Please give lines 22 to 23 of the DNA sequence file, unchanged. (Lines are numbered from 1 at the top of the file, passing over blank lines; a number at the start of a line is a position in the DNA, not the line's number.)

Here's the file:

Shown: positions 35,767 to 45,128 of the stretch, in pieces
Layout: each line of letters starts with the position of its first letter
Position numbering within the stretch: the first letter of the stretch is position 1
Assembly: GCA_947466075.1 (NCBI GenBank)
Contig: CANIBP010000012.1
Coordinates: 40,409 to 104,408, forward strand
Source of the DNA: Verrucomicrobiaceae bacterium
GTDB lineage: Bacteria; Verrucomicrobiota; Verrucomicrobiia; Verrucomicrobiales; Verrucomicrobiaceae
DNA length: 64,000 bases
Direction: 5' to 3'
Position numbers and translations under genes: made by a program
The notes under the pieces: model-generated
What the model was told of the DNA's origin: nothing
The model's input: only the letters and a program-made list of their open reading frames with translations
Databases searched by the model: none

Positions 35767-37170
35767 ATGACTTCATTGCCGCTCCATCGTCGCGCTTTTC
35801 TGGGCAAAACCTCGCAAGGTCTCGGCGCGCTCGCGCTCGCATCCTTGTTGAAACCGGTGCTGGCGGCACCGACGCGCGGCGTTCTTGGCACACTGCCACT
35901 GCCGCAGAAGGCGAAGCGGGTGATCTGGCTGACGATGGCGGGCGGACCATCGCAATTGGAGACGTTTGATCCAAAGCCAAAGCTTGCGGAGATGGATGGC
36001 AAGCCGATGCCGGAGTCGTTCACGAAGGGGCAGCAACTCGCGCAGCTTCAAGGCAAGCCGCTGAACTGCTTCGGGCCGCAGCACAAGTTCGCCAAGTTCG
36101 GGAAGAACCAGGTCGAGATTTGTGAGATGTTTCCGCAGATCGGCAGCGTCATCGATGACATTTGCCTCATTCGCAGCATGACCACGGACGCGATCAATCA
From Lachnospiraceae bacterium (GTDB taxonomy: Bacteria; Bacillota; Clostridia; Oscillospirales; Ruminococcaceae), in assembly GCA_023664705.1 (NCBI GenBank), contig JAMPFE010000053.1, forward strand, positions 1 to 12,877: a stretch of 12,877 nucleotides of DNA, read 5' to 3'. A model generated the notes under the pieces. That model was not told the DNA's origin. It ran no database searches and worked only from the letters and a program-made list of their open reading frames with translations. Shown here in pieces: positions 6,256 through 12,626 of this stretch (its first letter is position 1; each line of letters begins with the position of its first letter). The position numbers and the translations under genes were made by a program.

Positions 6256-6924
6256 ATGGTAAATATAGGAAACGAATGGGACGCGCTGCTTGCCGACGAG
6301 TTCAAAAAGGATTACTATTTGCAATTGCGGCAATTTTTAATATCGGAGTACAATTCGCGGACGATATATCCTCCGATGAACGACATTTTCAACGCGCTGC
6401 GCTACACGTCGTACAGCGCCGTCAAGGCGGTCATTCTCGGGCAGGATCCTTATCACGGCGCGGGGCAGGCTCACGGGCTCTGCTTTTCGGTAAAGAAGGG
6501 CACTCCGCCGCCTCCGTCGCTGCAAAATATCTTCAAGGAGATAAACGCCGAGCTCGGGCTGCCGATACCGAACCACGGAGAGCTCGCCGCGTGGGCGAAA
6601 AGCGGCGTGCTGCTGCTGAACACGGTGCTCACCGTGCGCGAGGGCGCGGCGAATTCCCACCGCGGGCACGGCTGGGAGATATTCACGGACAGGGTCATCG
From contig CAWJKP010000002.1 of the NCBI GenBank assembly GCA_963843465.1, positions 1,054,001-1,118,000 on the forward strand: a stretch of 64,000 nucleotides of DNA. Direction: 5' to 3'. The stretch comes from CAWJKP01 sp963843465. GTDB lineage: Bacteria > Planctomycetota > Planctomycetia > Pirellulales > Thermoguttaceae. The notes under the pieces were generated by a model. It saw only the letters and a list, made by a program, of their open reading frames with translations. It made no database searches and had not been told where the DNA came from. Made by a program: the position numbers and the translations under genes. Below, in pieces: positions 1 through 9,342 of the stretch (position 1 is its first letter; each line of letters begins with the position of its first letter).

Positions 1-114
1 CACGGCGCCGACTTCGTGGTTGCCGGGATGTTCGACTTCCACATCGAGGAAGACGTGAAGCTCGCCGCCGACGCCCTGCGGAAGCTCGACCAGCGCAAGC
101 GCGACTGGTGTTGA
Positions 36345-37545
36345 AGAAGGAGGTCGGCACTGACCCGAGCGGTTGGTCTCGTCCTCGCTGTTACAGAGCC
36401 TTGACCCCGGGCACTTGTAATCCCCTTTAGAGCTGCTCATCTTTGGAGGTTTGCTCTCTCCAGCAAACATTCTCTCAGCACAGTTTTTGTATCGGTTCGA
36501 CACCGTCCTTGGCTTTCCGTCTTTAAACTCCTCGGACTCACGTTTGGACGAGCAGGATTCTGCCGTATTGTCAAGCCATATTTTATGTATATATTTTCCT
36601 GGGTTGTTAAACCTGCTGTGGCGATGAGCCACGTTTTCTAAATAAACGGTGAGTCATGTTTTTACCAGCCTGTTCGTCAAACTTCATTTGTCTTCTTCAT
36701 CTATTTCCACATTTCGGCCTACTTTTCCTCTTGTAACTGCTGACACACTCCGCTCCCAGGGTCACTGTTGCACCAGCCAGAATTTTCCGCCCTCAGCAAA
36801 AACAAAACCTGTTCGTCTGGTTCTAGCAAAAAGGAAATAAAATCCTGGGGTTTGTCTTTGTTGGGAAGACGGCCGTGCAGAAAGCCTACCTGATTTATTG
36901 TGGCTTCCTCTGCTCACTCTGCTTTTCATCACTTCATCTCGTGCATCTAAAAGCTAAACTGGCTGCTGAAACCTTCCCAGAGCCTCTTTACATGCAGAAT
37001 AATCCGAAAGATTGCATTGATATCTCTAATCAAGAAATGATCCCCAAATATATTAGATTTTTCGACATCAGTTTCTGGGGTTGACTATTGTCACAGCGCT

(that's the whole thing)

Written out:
From Lachnospiraceae bacterium (GTDB taxonomy: Bacteria; Bacillota; Clostridia; Oscillospirales; Ruminococcaceae), in assembly GCA_023664705.1 (NCBI GenBank), contig JAMPFE010000053.1, forward strand, positions 1 to 12,877: a stretch of 12,877 nucleotides of DNA, read 5' to 3'. A model generated the notes under the pieces. That model was not told the DNA's origin. It ran no database searches and worked only from the letters and a program-made list of their open reading frames with translations. Shown here in pieces: positions 6,256 through 12,626 of this stretch (its first letter is position 1; each line of letters begins with the position of its first letter). The position numbers and the translations under genes were made by a program.

Positions 6256-6924